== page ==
Why Europe Must End Its 30-Year Digital Winter to Ensure Its Long-Run Future

Meta Science Chief Says AI Still Has Much to Learn


Some people think artificial intelligence (AI) could be a threat to human life.

Meta’s chief AI scientist thinks the technology has less learning capacity than a cat.

With that in mind, Yann LeCun told the Financial Times (FT) in an interview Thursday (Oct. 19), calls to regulate AI are premature and will only hinder competition.

“Regulating research and development in AI is incredibly counterproductive,” LeCun said. “They want regulatory capture under the guise of AI safety.”

The move to regulate AI comes from a “superiority complex” at some of the leading tech companies that contended that only they could be trusted to safely develop AI safely, said LeCun, whom the FT described as one of the world’s leading AI experts.

“I think that’s incredibly arrogant. And I think the exact opposite,” he said, likening it to regulating the aviation industry before modern airplanes even existed.

“The debate on existential risk is very premature until we have a design for a system that can even rival a cat in terms of learning capabilities, which we don’t have at the moment,” he said.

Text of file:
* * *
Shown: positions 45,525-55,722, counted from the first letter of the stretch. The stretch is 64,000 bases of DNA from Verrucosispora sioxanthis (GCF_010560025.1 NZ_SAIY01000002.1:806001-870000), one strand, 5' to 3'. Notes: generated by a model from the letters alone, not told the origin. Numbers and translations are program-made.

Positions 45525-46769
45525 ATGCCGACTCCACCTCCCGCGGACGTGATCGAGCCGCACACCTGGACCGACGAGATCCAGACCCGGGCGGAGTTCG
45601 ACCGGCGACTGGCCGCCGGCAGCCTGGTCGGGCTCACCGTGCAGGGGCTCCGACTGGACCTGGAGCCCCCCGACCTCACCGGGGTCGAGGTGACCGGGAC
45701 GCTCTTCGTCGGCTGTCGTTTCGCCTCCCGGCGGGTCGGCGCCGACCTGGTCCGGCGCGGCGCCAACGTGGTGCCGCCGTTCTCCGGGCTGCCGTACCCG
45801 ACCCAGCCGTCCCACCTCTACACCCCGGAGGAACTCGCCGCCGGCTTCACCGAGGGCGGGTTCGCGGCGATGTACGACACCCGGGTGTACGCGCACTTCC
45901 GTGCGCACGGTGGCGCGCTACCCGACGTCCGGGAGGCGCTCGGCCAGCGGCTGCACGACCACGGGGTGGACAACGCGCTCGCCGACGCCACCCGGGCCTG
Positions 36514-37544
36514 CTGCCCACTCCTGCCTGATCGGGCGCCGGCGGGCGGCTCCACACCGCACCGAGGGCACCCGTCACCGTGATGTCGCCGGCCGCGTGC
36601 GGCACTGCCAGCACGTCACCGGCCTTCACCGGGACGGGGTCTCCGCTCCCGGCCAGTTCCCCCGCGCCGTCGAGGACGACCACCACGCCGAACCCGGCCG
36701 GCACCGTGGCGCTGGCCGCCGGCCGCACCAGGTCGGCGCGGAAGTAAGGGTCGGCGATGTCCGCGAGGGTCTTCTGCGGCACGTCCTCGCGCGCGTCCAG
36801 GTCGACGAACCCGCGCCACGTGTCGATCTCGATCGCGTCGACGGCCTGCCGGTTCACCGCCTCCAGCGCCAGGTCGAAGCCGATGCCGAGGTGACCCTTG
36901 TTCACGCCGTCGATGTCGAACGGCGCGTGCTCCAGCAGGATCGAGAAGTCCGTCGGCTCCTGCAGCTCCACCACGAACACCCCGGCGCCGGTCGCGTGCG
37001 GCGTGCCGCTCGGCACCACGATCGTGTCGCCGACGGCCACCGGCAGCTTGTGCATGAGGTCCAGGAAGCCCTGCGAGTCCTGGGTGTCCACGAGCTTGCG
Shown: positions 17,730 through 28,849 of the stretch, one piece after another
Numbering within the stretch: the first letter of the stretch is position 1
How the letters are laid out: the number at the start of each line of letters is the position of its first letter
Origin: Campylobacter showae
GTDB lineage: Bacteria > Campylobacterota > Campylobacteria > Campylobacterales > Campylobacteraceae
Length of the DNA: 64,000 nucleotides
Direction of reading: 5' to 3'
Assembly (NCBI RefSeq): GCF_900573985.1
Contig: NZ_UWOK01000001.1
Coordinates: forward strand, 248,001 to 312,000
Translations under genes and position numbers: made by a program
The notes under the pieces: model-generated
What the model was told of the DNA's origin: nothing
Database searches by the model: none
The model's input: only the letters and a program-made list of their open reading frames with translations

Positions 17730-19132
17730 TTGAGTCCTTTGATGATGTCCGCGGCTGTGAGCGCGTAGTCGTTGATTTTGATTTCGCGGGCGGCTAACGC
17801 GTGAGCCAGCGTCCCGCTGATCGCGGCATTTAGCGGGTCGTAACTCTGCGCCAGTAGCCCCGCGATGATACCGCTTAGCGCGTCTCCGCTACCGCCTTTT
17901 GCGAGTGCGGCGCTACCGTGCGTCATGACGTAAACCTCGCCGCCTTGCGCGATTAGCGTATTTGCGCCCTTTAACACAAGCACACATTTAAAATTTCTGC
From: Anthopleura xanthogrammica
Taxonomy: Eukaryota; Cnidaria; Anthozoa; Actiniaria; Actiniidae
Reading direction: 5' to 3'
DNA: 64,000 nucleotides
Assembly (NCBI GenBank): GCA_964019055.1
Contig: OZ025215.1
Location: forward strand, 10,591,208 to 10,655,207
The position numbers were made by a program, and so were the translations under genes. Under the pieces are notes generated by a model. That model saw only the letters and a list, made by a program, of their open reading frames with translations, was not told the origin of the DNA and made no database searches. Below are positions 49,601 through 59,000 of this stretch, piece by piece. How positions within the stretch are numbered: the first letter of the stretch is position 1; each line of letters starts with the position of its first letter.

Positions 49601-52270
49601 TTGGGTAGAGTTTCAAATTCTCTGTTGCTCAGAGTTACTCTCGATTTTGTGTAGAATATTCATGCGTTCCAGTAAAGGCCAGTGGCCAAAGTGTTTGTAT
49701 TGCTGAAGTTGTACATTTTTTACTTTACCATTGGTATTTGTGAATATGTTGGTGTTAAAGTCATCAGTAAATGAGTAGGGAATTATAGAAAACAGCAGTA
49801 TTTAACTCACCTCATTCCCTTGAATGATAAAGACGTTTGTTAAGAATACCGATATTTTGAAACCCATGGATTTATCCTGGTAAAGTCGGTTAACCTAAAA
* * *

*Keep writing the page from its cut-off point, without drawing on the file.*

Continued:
PYMNTS explored the dangers of over-regulating AI last month, writing that “a healthy, competitive market is one where the doors are open to innovation and development, not shut to progress.”

“And the danger of leading too strongly with regulation of the novel technology is that it could force AI development to other areas of the globe where its benefits can be captured by other interests,” that report said.

The FT report points out that Meta has veered away from other Big Tech companies with the launch of  its Llama 2 AI large language model (LLM).

That means, as PYMNTS wrote in August, that “software fans, researchers and developers around the world are now able to access the model’s artificial intelligence (AI) capabilities and tinker with the technology without needing to train their own systems.”

Meanwhile, a number of the leading foundational AI models are closed source, including Google’s, OpenAI and Microsoft’s and Anthropic’s.

Open-source AI allows for greater interoperability, customization and integration with third-party software or hardware, though critics warn that this openness could also open the door to misuse and abuse by bad actors.

“The interaction between AI and nuclear weapons, biotechnology, neurotechnology, and robotics is deeply alarming,” said U.N. Secretary General António Guterres in July, stressing that “generative AI has enormous potential for good and evil at scale.”